Running with the Pac: Who's strong at running back?

Posted by ESPN.com's Ted Miller

Pac-10 teams should be able to run the ball in 2009.

Or at least they should if we base analysis on returning talent at running back.

Only two of the conference's top 10 rushers are gone, and one of those is Stanford's Anthony Kimble, who was Robin to Toby Gerhart's Batman in 2008.

The other is Oregon's Jeremiah Johnson, who's ready-made replacement is 1,000-yard rushing LeGarrette Blount.

Assuming, of course, Blount takes care of the issues that got him suspended.

As it stands, five 1,000-yard rushers return, topped by California's Jahvid Best, who is a leading Heisman Trophy candidate, and Oregon State's Jacquizz Rodgers, who was only the conference's Offensive Player of the Year as a true freshman.

In fact, it's fair to say that no team is in lousy shape with its running backs.

Offensive lines? Well, that's not our topic today.

Great shape

  • California: Best may be the most explosive player in the nation. He's a home-run threat every time he touches the ball, and, oh by the way, backup Shane Vereen ranked 10th in the conference in rushing and averaged 5 yards per carry.

  • USC: Stafon Johnson, Joe McKnight and C.J. Gable -- and all the other guys. The Trojans averaged 195 yards rushing per game last year, and with all five offensive linemen back and a new starting quarterback, that total figures to perk up quite a bit.

  • Oregon State: Rodgers will be limited during spring practices due to a shoulder injury and the depth behind him is a bit uncertain, but you cannot ignore a freshman rushing for 1,253 yards.

  • Stanford: The Cardinal will be looking to bolster depth behind Gerhart during spring. Gerhart, who scored 15 touchdowns and rushed for 1,136 yards in 2008, won't be around because he's playing baseball. And therein lies a problem for Stanford fans. Gerhart might get picked high enough in the major league baseball draft -- and get offered a big enough signing bonus -- that he bolts school. That would be a huge hit.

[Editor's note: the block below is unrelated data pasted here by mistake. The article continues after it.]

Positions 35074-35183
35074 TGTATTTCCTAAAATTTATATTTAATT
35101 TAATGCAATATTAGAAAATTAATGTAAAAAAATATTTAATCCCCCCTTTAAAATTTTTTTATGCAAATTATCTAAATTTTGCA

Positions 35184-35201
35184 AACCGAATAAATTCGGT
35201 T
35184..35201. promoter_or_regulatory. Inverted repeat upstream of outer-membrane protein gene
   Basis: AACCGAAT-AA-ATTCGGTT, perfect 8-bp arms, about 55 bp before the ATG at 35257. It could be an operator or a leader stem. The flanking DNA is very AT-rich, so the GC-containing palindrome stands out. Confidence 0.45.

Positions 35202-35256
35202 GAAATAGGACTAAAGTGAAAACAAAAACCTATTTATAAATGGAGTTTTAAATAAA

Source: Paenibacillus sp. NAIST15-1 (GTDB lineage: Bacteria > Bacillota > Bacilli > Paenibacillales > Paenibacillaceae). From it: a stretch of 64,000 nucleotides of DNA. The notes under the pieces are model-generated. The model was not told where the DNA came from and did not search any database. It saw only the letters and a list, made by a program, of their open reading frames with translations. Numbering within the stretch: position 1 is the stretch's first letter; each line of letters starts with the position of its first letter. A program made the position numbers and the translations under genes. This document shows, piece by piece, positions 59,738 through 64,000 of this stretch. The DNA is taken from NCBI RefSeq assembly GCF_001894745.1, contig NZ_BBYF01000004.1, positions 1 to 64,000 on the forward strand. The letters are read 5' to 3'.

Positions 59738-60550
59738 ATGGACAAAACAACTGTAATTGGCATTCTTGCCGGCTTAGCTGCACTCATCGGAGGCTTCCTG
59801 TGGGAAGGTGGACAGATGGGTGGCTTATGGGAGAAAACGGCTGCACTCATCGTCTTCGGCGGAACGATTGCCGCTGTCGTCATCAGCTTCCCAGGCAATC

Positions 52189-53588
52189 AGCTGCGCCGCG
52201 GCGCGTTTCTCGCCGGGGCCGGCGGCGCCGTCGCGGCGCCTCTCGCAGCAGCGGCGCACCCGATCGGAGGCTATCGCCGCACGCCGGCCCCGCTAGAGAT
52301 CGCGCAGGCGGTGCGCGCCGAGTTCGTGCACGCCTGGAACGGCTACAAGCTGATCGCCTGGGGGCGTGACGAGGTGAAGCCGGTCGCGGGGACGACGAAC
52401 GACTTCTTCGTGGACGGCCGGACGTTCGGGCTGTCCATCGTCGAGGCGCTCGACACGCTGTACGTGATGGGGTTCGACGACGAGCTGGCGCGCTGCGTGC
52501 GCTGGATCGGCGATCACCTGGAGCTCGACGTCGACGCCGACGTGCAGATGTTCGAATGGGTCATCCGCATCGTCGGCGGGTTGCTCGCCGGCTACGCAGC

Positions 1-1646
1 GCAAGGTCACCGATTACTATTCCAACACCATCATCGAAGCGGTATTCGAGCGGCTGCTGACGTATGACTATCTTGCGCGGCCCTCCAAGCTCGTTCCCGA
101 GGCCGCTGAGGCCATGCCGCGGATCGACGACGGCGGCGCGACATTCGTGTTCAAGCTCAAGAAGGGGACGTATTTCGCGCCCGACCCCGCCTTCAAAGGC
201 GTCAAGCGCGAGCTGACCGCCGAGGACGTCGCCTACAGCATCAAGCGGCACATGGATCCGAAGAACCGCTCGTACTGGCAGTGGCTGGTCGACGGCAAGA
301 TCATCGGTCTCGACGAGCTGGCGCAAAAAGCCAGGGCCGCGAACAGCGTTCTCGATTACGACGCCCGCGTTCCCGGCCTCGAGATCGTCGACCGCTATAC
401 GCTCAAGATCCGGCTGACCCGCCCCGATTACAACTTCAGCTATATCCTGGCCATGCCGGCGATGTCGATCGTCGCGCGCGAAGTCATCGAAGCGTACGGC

• Arizona: Who had a better running game last year: Arizona or Oregon State? Well, the production for both was nearly identical in terms of yards, but the Wildcats had 33 rushing touchdowns -- second in the conference only to Oregon's stunning 47 -- while the Beavers had 21. And the Wildcats have a nice one-two punch in Nic Grigsby, who rushed for 1,153 yards last year, and Keola Antolin. Grigsby does have a bit of a fumbling problem, though.

Good shape

  • Oregon: The overwhelming assumption is Blount will be back, which would put the Ducks in the "Great Shape" category. Still, that uncertainty is an issue heading into spring practices.

We'll see

  • Washington State: The Cougars fall just short of good shape because they were awful running the ball last year -- 2.7 yards per carry -- and California transfer James Montgomery is unproven. But everyone on the 2008 depth chart is back and Montgomery was a touted recruit, so this is one position coach Paul Wulff probably isn't losing sleep over.

  • Washington: The good news is everyone is back -- Terrance Dailey, Brandon Johnson, David Freeman, etc. The bad news is the running game was terrible last year. It's tempting to promote the Huskies just because a healthy Jake Locker should dramatically improve the rushing totals, but until someone tells us otherwise, Locker is a quarterback.

  • UCLA: The good news is it would be hard for the running game to get any worse than 116th in the nation (82.75 yards per game). Still, while Kahlil Bell is gone, there's tons of young talent at running back, led by Derrick Coleman and Aundre Dean. Of course, there's that offensive line ...

  • Arizona State: Said the Sun Devils: Thank God for UCLA. Otherwise, their 89 yards rushing per game -- 113th in the nation -- would rank last in the Pac-10. Keegan Herring is gone, but the rest of the depth chart is back and some folks in Tempe are intrigued with redshirt freshman James Morrison, a walk-on sensation who might have seen a lot of carries last year if he didn't get hurt. Still, the tailbacks suffer here because of the woeful offensive line.